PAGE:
With COVID-19, WHO’s pandemic warning came much faster: less than 4 months after the first case in November 2019. This means that countries will have more time to prepare themselves in advance before the virus reaches its peak in their own lands, and that funding/aid can be efficiently funneled to places currently that need them the most. In China, where COVID-19 first appeared, the government were incredibly robust in responding to the crisis, immediately locking down the region, mobilizing resources and educating their people. Unlike the West Africans with Ebola, the Chinese had trusted their governments and been highly involved in the fight against corona since the beginning. It only took China 2 months to shut down schools, whereas it took the West Africas 6-7 months. For the Ebola epidemic, these delays dealt a fatal blow to their already sky-high number of casualties.

B. Resources Available in Countries of Breakout

In Sierra Leone, Guinea and Liberia where most cases of Ebola broke out, there were severe shortages human resources, medical equipment and training on how to handle the disease. Already tiny, under-equipped clinics couldn’t handle the influx of patients. Sierra Lione had roughly 51 physicians for 5 million people, that’s a 1:98,000 physician to citizen ratio, andprotective equipment was so lacking that people initially had to use plastic bags in place of gloves. Without personal protective equipment, many health workers ended up dying from the disease, leaving less people to care for increasing cases. Countries like America also discouraged volunteering, firing everyone who wanted to help in Africa for fear of them bringing back Ebola, driving down the number of outside helpers even more.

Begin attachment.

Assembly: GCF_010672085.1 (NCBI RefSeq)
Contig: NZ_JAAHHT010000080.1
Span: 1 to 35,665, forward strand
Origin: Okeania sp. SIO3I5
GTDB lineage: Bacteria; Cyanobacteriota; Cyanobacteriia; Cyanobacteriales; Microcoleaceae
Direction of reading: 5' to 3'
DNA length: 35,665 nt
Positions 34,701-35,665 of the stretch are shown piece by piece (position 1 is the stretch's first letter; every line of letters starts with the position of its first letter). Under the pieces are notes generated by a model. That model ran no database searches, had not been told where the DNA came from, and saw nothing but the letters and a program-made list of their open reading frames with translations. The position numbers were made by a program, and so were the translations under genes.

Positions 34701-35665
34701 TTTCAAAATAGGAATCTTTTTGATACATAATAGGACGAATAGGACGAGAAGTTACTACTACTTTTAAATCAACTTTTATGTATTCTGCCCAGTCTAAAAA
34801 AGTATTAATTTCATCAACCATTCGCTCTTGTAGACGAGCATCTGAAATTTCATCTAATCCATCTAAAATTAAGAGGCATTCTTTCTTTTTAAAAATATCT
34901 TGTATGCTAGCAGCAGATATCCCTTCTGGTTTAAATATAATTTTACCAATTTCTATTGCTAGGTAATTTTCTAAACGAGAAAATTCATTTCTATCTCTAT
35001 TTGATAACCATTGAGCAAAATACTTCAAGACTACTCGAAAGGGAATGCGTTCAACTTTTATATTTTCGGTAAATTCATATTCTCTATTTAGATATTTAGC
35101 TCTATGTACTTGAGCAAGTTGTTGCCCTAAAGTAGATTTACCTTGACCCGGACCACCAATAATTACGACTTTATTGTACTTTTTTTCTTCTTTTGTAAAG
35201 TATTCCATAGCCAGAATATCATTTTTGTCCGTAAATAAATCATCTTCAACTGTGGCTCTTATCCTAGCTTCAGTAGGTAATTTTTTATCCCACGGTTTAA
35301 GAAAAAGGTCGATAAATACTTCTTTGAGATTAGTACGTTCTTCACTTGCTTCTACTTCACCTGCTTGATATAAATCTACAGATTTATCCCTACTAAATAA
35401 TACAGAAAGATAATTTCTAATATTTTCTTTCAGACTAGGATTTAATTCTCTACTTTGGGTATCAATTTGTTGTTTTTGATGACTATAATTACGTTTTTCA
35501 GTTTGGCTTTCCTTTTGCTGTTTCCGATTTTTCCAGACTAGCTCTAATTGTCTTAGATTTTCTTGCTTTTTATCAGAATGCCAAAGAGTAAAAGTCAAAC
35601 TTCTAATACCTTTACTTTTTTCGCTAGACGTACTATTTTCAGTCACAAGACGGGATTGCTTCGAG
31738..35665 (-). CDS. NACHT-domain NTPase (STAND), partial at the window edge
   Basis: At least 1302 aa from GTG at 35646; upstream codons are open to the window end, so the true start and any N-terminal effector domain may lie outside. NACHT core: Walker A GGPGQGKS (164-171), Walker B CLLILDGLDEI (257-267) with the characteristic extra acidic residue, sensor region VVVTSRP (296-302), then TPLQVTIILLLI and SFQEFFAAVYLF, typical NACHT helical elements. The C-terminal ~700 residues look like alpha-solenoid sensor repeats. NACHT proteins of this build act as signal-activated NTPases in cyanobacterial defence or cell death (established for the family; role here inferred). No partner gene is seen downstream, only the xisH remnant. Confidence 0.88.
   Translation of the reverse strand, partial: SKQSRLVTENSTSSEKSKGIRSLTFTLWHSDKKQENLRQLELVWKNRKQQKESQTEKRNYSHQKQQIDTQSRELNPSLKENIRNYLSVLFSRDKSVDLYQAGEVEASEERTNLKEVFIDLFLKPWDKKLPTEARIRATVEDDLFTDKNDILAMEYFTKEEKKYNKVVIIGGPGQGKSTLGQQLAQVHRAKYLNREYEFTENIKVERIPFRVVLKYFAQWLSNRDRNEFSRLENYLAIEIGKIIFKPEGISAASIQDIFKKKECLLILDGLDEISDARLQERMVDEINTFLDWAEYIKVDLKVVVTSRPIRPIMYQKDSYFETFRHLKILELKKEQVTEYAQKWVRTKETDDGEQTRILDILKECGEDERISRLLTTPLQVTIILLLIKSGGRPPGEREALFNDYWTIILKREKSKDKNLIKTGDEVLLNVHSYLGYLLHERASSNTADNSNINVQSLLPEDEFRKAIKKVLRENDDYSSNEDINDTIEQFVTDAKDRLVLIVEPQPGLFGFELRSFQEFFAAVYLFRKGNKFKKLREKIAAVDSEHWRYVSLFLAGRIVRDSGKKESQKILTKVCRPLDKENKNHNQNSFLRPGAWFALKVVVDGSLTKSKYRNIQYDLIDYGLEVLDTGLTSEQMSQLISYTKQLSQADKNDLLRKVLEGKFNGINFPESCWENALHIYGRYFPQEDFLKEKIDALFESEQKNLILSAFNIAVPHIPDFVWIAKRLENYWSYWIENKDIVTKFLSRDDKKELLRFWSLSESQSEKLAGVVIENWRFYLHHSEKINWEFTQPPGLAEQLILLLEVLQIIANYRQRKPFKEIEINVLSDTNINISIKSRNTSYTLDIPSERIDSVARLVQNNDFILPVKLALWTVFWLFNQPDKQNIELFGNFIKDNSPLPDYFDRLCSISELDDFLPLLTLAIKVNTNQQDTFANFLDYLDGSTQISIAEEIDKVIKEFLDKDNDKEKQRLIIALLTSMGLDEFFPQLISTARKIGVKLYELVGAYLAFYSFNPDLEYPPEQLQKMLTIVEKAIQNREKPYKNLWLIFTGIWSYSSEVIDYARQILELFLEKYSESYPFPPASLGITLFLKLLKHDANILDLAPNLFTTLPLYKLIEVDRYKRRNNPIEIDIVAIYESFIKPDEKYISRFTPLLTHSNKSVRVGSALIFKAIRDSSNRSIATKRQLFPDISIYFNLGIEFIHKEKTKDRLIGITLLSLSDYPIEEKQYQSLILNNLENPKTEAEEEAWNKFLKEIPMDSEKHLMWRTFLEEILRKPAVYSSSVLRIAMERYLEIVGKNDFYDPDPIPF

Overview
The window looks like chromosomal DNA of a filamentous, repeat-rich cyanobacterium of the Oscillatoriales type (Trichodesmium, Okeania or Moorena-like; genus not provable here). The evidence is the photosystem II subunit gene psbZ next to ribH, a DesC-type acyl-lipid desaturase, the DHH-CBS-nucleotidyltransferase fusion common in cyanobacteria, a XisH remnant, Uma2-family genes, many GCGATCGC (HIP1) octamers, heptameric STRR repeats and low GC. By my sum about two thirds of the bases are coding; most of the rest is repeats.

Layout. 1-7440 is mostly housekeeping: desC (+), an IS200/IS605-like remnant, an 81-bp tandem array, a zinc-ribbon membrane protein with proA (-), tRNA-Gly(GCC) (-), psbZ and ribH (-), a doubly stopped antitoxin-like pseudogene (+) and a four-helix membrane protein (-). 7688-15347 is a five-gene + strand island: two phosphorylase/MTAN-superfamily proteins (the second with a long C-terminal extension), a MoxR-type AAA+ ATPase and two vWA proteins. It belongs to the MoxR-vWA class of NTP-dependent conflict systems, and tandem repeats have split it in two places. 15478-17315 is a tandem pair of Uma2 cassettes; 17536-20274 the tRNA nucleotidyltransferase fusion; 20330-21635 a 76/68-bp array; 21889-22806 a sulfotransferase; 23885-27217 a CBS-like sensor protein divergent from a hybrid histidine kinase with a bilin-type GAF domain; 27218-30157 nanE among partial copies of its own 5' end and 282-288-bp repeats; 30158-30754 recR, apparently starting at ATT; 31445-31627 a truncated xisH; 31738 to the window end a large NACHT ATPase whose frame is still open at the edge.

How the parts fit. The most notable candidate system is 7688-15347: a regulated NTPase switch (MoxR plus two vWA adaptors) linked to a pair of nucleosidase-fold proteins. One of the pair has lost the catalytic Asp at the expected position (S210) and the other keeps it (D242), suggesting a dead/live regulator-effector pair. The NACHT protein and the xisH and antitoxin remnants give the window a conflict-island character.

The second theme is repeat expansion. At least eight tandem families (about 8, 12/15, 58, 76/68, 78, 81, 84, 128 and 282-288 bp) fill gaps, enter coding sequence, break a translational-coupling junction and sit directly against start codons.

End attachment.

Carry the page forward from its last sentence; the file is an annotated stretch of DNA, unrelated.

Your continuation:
While there were definitely shortages in Wuhan, the first epicenter of COVID-19, China definitely had better resources and medical facilities available for its citizens. Following the outbreak, 23 000 doctors and nurses were mobilized to Hubei Province (Wuhan is the capital of Hubei), that’s a ratio of around 1:2,500 physicians to citizens. Still a crazy stretch, of course (even assuming that not every citizenwill fall sick), but already way, way better than the ratio in Ebola hotspots. China is also much richer than the West Africas, and besides the money the Chinese Government was pouring into the COVID-19 fight, many wealthy Chinese businessmen and celebrities donated millions of dollars worth of medical equipment, masks and money to fund research and treatments. 

China had far better capabilities to deal with COVID-19 than the West Africas had with Ebola. Perhaps you could consider Ebola’s high death rate a reflection of the struggling African response, and COVID-19′s lower one a reflection of the more prepared Chinese one. It’s NOT, however, a direct reflection of which diseases is more dangerous on its own and by how much. If COVID-19 had broken out in a country with the same resources as West Africa, the death toll would undoubtedly be much higher.